Everyday Items Under the Microscope: Close Up Cuisine

author Written by  Fintan Costello  on October 07, 2020

As you may have seen, the team here at BonusFinder have recently been offering roles to highly talented individuals to become our professional food testers, all in the name of finding the best tasting meals across the US and beyond.

Whilst we've uncovered some great insights, we've decided to properly step into the food analysis niche and so we've partnered up with food scientists in the UK to reveal what the food on your plate looks like up close. Really close.

The images you see below have been taken with an electron microscope with magnification as much as 250x what the human eye can see. And we're going to warn you, you'll probably never look at your food again in the same way after this.

Prepare yourself…

What's in between the buns?

Beef Burger:

Starting off with one of the world's most popular fast food items, under the microscope the humble beef burger looks more like something from Stranger Things than McDonalds…

hamburger under microscope

Beef Steak:

It's often asked why one would choose to eat burgers away when they have steak at home, and well, based on the pictures of them both, maybe some prefer their meat structures firmer than others?

steak under microscope

Chicken Fillet Burger:

Despite Chickens having two legs and Cows having four, it's amazing to see how similar the structure of chicken fillet meat is to that of beef steak under the microscope. We'll think about that next time we order a chicken fried steak.

chicken under microscope

Plant based Burger:

As a meat alternative and not sourced from animals, Quorn 'meat' is quite clearly the odd one out here. veggies will be pleased to see it looks nothing like its animal-based equivalents under the microscope.

quorn under microscope

Fruit and Vegetables

Apple:

They say an apple a day keeps the doctor away, and it's fascinating to look at this this nutritious fruit at 250x magnification.

apple under microscope

Pineapple:

Despite bearing no relation the Apple (the word apple comes from Old English, 'æppel' - a generic word denoting any kind of fruit, with pine put before it as it looks like, well, a pine cone), it's amazing to see how similar the structures of these fruit are when both magnified at 250x.

pineapple under microscope

Coconut:

While the above fruits share a similar structure under the microscope, coconuts bear a closer resemblance to animal-based meat products than any other fruit or veg. This would explain why the flesh of coconuts is called 'Coconut meat'.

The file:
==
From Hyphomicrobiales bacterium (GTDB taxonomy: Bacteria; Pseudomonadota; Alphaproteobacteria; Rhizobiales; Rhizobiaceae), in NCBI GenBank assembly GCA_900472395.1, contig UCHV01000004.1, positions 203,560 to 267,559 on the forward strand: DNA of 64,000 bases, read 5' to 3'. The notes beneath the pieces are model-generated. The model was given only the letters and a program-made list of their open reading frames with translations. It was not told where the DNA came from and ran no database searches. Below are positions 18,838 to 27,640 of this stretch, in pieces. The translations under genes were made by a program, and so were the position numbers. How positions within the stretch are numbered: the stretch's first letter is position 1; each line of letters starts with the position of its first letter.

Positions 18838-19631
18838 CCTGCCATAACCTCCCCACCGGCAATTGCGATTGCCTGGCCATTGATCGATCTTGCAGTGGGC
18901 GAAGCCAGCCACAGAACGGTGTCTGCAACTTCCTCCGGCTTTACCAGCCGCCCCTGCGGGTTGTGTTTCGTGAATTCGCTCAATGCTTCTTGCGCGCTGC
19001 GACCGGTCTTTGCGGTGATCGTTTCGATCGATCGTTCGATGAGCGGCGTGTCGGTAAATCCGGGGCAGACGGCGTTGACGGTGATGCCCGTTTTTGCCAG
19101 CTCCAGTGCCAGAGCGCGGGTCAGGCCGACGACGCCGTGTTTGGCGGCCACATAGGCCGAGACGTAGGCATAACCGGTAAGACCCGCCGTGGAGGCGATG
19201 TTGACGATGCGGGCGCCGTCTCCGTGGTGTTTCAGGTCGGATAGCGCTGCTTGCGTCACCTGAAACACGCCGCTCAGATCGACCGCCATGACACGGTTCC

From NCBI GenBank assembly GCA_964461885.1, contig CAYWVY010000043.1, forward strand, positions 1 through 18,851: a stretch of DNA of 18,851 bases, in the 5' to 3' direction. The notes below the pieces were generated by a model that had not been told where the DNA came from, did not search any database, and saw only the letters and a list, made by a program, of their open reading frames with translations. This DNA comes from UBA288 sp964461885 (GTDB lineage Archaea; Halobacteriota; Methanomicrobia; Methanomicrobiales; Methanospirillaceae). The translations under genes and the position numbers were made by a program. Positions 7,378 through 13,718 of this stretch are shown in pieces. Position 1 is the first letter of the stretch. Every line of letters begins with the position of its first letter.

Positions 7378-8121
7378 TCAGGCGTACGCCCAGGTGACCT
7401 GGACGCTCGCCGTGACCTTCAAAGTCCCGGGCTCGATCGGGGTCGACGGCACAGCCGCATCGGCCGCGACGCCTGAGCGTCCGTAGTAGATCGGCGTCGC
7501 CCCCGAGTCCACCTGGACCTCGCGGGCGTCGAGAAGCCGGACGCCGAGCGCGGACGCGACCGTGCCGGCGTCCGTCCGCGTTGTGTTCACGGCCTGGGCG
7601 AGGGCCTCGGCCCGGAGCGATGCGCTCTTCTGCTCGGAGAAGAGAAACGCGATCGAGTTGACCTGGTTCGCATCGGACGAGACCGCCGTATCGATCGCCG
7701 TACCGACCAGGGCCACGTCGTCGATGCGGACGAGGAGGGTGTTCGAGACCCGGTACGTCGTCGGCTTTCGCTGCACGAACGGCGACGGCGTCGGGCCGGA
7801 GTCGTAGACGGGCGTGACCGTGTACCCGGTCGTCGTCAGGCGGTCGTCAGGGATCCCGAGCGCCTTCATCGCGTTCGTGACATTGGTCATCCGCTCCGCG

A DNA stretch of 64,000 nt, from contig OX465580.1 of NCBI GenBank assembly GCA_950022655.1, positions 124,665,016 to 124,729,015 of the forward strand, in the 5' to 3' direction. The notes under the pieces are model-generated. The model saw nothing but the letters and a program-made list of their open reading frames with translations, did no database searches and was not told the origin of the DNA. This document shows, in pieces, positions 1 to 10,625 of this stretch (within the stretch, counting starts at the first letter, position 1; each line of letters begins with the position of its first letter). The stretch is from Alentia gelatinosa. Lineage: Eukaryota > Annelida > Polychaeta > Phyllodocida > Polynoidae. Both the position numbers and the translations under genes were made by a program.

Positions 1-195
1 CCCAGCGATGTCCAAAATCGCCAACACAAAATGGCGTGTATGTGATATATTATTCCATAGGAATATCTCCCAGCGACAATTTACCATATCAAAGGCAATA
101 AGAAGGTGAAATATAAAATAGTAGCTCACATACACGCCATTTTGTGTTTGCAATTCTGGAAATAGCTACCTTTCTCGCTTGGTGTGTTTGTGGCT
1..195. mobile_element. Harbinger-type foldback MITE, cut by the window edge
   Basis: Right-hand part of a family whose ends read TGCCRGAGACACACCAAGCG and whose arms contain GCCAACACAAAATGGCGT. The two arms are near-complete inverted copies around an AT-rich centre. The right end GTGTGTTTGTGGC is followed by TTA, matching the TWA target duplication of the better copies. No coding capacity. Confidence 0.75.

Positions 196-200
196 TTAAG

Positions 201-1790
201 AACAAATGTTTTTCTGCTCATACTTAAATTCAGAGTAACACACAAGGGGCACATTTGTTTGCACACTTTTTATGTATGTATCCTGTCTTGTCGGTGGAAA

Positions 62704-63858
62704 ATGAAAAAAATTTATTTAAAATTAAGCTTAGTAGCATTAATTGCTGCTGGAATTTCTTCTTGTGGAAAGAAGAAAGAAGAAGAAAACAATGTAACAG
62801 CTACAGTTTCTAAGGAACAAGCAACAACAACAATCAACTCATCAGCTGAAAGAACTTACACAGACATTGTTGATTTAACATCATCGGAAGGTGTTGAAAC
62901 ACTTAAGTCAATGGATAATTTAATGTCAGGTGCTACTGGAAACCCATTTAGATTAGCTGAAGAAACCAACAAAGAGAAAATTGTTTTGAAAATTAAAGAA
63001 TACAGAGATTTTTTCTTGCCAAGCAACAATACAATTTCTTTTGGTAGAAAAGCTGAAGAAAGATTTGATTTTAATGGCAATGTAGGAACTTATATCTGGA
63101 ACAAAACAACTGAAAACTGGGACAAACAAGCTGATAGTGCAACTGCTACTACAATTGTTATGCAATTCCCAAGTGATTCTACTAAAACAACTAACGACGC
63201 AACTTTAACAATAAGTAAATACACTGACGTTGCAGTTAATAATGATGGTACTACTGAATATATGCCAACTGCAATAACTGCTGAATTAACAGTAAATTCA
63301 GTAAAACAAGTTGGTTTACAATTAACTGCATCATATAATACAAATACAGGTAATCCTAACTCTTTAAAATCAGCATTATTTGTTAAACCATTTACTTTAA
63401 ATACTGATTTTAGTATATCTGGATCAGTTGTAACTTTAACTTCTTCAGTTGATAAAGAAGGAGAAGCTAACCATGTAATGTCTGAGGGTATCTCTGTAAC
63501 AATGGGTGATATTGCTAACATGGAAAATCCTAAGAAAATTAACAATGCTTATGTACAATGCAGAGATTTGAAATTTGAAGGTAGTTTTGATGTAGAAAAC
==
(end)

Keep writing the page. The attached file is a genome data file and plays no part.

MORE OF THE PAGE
coconut under microscope

Carrot:

The solid structure of carrots show why they are so hard to chew when raw and why they require so much heat to soften them up for stews and side dishes.

carrot under microscope

Swede:

A winter root vegetable favourite, magnified swede is particularly photogenic under the microscope, just like the people who live there.

swede under microscope

Turnip:

Often mistaken for Swedes (the vegetable), Turnips have a similar structure to their root vegetable counterparts.

turnip under microscope

Celery:

Celery is one of the most alien like foods you can buy in the grocery store and under the microscope it's no different. The vibrant green and coiled structures are fascinating to look at.

leek under microscope

Sanitation:

And finally, with so much talk of hand washing and personal hygiene given what's going on in the world at the minute, we've put various hand sanitizers under the microscope to see what they look like when magnified 100x what the human eye can see.

Think of that next time you're wiping your hands clean.

hand sanitiser under microscope

hand sanitiser under microscope

hand sanitiser under microscope

More to Come

Stay tuned for more microscopic images coming to blog soon, where we uncover everyday household items at 100x, 250x and 500x magnification.

Fair Use

Do you want to share these images? Please do! We just ask that you credit the original source by linking to this page.

These images are licensed under the Creative Commons Attribution-Share Alike 4.0 International License